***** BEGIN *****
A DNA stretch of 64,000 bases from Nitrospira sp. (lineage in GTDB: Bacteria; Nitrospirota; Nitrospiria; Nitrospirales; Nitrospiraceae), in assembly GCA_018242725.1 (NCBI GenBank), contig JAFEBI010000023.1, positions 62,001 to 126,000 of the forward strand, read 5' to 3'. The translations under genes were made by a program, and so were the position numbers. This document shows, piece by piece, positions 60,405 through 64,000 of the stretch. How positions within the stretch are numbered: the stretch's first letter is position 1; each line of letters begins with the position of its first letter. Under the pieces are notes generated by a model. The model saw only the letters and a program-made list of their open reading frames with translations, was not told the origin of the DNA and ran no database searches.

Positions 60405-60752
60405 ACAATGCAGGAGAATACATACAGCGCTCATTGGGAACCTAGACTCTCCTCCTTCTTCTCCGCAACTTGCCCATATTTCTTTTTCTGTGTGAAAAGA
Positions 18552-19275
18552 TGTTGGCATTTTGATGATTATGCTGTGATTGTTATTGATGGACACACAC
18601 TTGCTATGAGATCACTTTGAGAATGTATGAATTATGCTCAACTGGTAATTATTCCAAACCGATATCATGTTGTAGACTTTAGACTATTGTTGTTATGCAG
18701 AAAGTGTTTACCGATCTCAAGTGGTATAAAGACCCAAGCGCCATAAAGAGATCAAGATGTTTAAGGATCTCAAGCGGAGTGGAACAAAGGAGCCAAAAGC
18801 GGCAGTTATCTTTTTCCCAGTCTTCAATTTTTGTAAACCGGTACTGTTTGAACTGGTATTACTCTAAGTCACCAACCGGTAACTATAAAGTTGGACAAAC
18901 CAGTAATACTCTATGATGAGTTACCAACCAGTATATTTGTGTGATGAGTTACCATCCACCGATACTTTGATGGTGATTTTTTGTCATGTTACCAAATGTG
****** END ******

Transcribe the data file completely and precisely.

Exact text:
A DNA stretch of 64,000 bases from Nitrospira sp. (lineage in GTDB: Bacteria; Nitrospirota; Nitrospiria; Nitrospirales; Nitrospiraceae), in assembly GCA_018242725.1 (NCBI GenBank), contig JAFEBI010000023.1, positions 62,001 to 126,000 of the forward strand, read 5' to 3'. The translations under genes were made by a program, and so were the position numbers. This document shows, piece by piece, positions 60,405 through 64,000 of the stretch. How positions within the stretch are numbered: the stretch's first letter is position 1; each line of letters begins with the position of its first letter. Under the pieces are notes generated by a model. The model saw only the letters and a program-made list of their open reading frames with translations, was not told the origin of the DNA and ran no database searches.

Positions 60405-60752
60405 ACAATGCAGGAGAATACATACAGCGCTCATTGGGAACCTAGACTCTCCTCCTTCTTCTCCGCAACTTGCCCATATTTCTTTTTCTGTGTGAAAAGA
Positions 18552-19275
18552 TGTTGGCATTTTGATGATTATGCTGTGATTGTTATTGATGGACACACAC
18601 TTGCTATGAGATCACTTTGAGAATGTATGAATTATGCTCAACTGGTAATTATTCCAAACCGATATCATGTTGTAGACTTTAGACTATTGTTGTTATGCAG
18701 AAAGTGTTTACCGATCTCAAGTGGTATAAAGACCCAAGCGCCATAAAGAGATCAAGATGTTTAAGGATCTCAAGCGGAGTGGAACAAAGGAGCCAAAAGC
18801 GGCAGTTATCTTTTTCCCAGTCTTCAATTTTTGTAAACCGGTACTGTTTGAACTGGTATTACTCTAAGTCACCAACCGGTAACTATAAAGTTGGACAAAC
18901 CAGTAATACTCTATGATGAGTTACCAACCAGTATATTTGTGTGATGAGTTACCATCCACCGATACTTTGATGGTGATTTTTTGTCATGTTACCAAATGTG